This is on behalf of my best friend (I'll call her C) who is just beginning the process of looking into finding a place for her mother (J) who is age 75 and newly diagnosed with dementia). C is trying to work through several issues at once and is extremely busy meeting everyone's needs today. I'm trying to help her with some ideas - and she's contacting the local Council on Aging.
It's a complicated situation, as her parents are divorced, but now living together for convenience and financial reasons. Her dad is 85 and has been trying to care for J. Their alcoholic son also lives with them and can't stay sober. He won't stay in rehab once he sobers up, nor will the hospital allow him to stay, obviously. They're also sharing housing with a bipolar grandson. They feel guilt when they think about asking them to move out.
J has done several inappropriate things, dangerous things, recently, but retains POA over her affairs. C is next of kin since her parents are divorced.
The brother and the dad don't understand that she can't just pull up to a nursing home, go in, and leave her mom there in one day, they're pressuring C to making what they would consider a better effort.
What can/should she do next?
Any solution for her emotional health? Even with a caring and attentive husband, she internalizes the situation, and is worn out because she knows whatever she does, she's going to make people angry, but she doesn't have a choice here.
I will speak with her later and tell her of what I read here.
Thanks in advance. C is one of the most selfless people I know. She isn't even 60 years old yet, and this situation is causing her a lot of anticipatory grief. She's concerned about her mother, but also about her father, who is losing his lust for life and is physically worn down, as well.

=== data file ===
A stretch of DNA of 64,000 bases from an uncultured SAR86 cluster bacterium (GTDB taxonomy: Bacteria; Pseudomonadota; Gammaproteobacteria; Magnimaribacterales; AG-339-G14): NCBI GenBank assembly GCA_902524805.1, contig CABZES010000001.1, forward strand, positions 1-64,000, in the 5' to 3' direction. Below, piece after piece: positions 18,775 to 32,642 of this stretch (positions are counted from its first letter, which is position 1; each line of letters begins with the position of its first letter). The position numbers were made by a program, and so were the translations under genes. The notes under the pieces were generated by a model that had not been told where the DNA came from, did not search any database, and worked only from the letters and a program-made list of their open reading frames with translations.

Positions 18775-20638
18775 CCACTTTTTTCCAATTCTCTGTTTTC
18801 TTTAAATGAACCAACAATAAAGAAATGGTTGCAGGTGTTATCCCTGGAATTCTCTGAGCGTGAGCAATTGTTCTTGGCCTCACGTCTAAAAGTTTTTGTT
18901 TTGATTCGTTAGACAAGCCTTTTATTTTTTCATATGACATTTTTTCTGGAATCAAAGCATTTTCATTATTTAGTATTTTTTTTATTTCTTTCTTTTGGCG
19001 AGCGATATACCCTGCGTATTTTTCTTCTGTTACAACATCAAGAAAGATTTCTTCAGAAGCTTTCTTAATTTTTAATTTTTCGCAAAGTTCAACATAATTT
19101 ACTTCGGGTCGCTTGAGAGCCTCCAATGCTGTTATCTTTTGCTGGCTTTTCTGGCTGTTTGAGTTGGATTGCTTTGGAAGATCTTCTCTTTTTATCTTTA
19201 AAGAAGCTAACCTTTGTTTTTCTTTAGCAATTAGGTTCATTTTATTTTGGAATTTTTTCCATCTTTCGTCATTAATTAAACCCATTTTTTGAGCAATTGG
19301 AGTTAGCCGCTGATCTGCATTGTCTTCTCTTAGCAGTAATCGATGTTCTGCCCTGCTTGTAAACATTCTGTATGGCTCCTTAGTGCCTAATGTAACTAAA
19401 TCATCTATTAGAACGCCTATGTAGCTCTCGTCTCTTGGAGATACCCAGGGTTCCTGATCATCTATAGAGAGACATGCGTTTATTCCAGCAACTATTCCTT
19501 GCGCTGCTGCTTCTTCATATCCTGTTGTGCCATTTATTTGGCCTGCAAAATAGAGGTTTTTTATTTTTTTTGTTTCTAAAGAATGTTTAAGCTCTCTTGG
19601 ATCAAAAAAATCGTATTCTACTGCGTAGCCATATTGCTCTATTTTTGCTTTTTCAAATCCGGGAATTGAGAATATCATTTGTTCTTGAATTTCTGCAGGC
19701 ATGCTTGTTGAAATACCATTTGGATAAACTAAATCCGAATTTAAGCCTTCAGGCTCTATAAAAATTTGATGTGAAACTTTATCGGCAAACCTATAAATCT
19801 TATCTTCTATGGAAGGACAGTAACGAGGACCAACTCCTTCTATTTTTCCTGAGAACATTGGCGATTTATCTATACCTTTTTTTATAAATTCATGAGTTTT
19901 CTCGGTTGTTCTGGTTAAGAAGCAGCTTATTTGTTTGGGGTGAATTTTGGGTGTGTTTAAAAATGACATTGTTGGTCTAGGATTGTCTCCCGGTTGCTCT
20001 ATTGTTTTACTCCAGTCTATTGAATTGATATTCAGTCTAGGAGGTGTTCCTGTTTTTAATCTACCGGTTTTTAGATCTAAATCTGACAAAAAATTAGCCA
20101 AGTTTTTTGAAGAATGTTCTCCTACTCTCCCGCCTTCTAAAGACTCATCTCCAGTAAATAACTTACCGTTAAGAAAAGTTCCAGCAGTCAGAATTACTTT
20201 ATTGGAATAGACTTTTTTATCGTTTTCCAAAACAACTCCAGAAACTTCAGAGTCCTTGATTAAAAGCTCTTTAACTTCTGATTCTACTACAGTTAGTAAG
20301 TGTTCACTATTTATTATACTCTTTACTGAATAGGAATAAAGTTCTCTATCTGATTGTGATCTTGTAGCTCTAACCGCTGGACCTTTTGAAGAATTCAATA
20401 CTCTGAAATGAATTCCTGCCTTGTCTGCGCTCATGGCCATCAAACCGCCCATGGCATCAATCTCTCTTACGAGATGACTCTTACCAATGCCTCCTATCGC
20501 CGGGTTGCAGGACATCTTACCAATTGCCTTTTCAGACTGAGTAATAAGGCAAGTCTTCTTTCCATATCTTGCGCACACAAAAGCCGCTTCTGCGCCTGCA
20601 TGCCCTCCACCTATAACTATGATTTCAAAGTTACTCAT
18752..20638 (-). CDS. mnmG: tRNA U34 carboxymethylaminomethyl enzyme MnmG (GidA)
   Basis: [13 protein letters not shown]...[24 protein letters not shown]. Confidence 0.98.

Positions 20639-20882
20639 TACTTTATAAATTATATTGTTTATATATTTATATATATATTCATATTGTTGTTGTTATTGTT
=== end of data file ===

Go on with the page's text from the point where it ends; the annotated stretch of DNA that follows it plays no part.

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I agree with Barb. That situation sounds extremely overwhelming. With all those disabled people....few resources....there are so many issues. I might consult with an Elder Law attorney who is familiar with Medicaid requirements to see where they stand AND I"d ask for options so that I might step aside and have professionals intervene. Trying to work around and accommodate an alcoholic, and the other disabled people, who may not be able to cooperate or fully comprehend the dire situation.......I can't imagine it. I wish you all the best.
Helpful Answer (3)

Indy; the message for your friend is that when mental illness and addiction is involved, amateur caregiving is not enough. The "authorities" need to step in.

Your friend should feel no guilt or shame for stepping away and letting the heavy hitters do their job. Sending (((((((hugs))))))) to her and to you.
Helpful Answer (5)

@SendHelp - C's father cannot take care of the alcoholic son. Dad is 85 yo, son is 52, 6'5" and grossly overweight. The whole reason they're all in the same apartment is that apart, they cannot afford to live separately. It is a lot less black and white than one might think.
J is bipolar, and has been a toxic person in that house, as well. For C's entire life. And that's why they ended up divorcing.